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Review: The Last Sewer Ball by Steven Schindler


More than ten years after the publication of Steven Schindler’s cult classic novel, SEWER BALLS, Whitey, Vinny, and the rest of the kids from the block return in the “sort of sequel” follow up, THE LAST SEWER BALL.

What’s a sewer ball?  It’s what you go after when you can’t afford to buy a ball to play stickball with. Your best friend holds you by the ankles and lowers you upside down into the sewer manhole, with a bent coat hanger so you can fish out balls that other kids were too lazy or too chicken to go after. And believe me, he better be your very best friend!

It started on the stoops and playgrounds of the Bronx in the 1960s. Kids with more imagination than money grew up fast playing street games, rocking to a new band called The Beatles, sneaking beers into the stands and inventing make-out games like kiss-o-leario. But as the years flew by, life on those streets went from being fun and games to dead serious. 

Vinny is on a quest to track down Whitey after decades apart, to find out what really happened to the friendship they thought would last forever. Could family tragedies, a war, and even murder, break a bond that was forged long before eighth grade graduation? Vinny may have fallen on hard times, but a grammar school reunion sets in motion a journey to find his long-lost friend. Secrets that have been simmering since childhood bubble to the surface and eventually explode, when past and present collide with not-so-instant karma.

If you are of a certain age and whether you lived in the city or suburbs, this is one of those books that will bring some nostalgia back to the days when kids really connected and made lifelong friendships. Forget about now, with every kid connected to a device with one word phrases substituting interpersonal communications. They don't even know who their neighbor is. That innate ability to instantly connect and make lifelong friendships with people that have substance and longevity seem forever gone. One of those sentiments shared in life that seems today like a pastime is of that feeling that no matter how much time passes, that connection comes rushing back as if time stood still.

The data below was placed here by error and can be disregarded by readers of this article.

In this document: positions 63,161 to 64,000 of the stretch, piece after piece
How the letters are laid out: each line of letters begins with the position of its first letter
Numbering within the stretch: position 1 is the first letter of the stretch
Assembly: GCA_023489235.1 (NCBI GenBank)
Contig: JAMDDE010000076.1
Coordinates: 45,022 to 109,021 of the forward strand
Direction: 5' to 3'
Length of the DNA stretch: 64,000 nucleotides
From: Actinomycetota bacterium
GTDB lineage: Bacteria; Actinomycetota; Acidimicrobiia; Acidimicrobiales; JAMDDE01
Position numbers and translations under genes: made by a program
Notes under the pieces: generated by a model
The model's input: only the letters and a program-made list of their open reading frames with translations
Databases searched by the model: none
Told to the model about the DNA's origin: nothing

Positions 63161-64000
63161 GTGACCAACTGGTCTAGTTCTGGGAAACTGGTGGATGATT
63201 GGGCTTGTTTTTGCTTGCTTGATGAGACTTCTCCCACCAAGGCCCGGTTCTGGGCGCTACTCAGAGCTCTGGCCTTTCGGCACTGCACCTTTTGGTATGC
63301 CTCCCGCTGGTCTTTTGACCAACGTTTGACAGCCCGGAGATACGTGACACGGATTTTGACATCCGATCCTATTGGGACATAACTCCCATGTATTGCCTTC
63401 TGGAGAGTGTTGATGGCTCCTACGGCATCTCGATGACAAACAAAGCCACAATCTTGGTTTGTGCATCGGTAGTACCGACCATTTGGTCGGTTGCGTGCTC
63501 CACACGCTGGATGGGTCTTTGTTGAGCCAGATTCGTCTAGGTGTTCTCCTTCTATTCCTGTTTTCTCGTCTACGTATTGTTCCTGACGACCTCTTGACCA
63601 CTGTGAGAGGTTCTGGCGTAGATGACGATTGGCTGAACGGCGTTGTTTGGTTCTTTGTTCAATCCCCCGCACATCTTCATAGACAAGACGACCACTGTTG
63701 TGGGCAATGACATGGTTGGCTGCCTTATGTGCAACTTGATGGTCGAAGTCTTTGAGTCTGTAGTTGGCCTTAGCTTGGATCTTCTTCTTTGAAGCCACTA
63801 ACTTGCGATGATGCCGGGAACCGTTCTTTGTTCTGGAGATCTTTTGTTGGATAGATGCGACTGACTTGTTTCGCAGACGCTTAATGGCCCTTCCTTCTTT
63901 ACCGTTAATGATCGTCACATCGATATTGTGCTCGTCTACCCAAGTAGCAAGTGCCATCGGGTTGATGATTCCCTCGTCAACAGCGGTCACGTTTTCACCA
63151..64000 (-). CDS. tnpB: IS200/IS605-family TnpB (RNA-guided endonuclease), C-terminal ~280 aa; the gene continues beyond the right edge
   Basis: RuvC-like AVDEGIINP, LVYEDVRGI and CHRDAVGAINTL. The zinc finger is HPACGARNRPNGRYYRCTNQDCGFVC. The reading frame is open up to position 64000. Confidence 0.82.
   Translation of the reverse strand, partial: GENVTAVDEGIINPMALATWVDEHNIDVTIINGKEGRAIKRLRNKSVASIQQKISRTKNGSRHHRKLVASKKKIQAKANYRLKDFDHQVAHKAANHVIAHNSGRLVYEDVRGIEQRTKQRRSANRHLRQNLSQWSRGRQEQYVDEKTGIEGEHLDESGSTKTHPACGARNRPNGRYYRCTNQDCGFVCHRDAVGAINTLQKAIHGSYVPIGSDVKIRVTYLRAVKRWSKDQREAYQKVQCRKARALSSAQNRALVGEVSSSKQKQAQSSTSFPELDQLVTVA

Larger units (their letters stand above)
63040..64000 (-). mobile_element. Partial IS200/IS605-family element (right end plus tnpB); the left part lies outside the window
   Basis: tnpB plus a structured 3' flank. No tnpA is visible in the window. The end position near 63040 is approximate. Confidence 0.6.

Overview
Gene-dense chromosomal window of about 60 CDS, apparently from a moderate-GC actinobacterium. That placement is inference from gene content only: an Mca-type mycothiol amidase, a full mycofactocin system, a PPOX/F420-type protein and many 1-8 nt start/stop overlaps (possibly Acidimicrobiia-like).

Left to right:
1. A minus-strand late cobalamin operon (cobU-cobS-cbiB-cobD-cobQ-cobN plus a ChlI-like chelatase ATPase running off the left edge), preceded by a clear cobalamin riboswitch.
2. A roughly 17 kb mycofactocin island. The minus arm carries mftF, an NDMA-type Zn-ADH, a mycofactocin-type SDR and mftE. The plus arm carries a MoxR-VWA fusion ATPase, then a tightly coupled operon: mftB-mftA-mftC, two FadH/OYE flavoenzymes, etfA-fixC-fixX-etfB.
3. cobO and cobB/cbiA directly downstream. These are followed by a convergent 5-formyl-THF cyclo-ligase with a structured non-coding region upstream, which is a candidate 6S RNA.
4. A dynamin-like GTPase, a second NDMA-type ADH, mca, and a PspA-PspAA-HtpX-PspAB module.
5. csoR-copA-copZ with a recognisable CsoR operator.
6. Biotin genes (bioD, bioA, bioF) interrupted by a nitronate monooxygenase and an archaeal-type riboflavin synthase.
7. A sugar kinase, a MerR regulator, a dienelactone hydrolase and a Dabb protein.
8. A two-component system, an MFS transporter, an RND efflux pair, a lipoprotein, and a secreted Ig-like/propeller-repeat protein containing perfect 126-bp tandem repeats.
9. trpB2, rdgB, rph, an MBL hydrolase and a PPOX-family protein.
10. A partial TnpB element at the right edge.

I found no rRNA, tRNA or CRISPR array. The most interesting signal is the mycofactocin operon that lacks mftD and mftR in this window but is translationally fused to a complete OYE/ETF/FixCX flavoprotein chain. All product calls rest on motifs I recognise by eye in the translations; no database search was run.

I thought the author did a good job capturing that sentiment with the story written. People that know and understand this can really appreciate this story. Even though the story centered in a city, I think anyone can appreciate the value for the love and loss of a friendship. This story who centers around the characters Vinny and Whitey, really captured that purity of having a friend that no matter how much time passes, when you reconnect it’s as if time stood still. 

As a reader, you are taken through the point of view of Vinny Schmidt who takes us on his journey from youth on the city block in the Bronx through the adulthood trying to reconnect with his past. Well written with engaging characters, I enjoyed how he paralleled the story. Each chapter alternated between the past and current. I felt as you read the story this way it gives you an appreciation and better understanding of the characters and the development of the story better. You really feel both the past and present as if you were experiencing their lives with them. 

I don't want to give away too much because this is one of those stories that if you give away too much details, it will take away from it becoming full circle in the end. What I will tell you is that as read about the friendship that develops between Whitey and Vinny and that quest once life goes and to rekindle it, it will make you appreciate and reflect on your own life and appreciate the time we have with others. This is a story that represents friendship, loss, life and a testament of how we all are determinants of our own fate.

Reviewed by Michelle Bowles

Book Information
Publisher: The Elevated Press
Release Date: 6/11/13
Pages: 320

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